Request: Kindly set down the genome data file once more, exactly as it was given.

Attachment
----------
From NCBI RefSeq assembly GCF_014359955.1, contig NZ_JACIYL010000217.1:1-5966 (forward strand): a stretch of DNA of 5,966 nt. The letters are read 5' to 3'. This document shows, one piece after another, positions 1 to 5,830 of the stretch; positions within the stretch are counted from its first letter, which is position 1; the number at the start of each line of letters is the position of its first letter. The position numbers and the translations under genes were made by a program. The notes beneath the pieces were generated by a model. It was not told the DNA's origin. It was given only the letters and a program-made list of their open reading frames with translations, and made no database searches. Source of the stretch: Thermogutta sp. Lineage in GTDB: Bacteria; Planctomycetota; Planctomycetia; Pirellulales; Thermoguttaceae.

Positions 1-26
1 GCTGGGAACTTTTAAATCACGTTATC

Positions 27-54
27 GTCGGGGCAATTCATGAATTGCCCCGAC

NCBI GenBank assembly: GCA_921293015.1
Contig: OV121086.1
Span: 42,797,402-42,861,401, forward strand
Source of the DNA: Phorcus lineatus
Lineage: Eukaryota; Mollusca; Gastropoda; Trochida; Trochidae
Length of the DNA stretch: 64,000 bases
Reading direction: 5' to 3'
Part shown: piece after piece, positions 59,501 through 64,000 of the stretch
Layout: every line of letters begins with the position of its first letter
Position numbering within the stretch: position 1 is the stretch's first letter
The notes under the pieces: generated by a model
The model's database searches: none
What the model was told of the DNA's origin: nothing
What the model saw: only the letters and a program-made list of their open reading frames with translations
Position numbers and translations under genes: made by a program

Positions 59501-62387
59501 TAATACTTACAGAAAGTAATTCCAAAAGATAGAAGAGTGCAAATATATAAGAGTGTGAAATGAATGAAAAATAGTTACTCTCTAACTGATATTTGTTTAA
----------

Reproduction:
From NCBI RefSeq assembly GCF_014359955.1, contig NZ_JACIYL010000217.1:1-5966 (forward strand): a stretch of DNA of 5,966 nt. The letters are read 5' to 3'. This document shows, one piece after another, positions 1 to 5,830 of the stretch; positions within the stretch are counted from its first letter, which is position 1; the number at the start of each line of letters is the position of its first letter. The position numbers and the translations under genes were made by a program. The notes beneath the pieces were generated by a model. It was not told the DNA's origin. It was given only the letters and a program-made list of their open reading frames with translations, and made no database searches. Source of the stretch: Thermogutta sp. Lineage in GTDB: Bacteria; Planctomycetota; Planctomycetia; Pirellulales; Thermoguttaceae.

Positions 1-26
1 GCTGGGAACTTTTAAATCACGTTATC

Positions 27-54
27 GTCGGGGCAATTCATGAATTGCCCCGAC

NCBI GenBank assembly: GCA_921293015.1
Contig: OV121086.1
Span: 42,797,402-42,861,401, forward strand
Source of the DNA: Phorcus lineatus
Lineage: Eukaryota; Mollusca; Gastropoda; Trochida; Trochidae
Length of the DNA stretch: 64,000 bases
Reading direction: 5' to 3'
Part shown: piece after piece, positions 59,501 through 64,000 of the stretch
Layout: every line of letters begins with the position of its first letter
Position numbering within the stretch: position 1 is the stretch's first letter
The notes under the pieces: generated by a model
The model's database searches: none
What the model was told of the DNA's origin: nothing
What the model saw: only the letters and a program-made list of their open reading frames with translations
Position numbers and translations under genes: made by a program

Positions 59501-62387
59501 TAATACTTACAGAAAGTAATTCCAAAAGATAGAAGAGTGCAAATATATAAGAGTGTGAAATGAATGAAAAATAGTTACTCTCTAACTGATATTTGTTTAA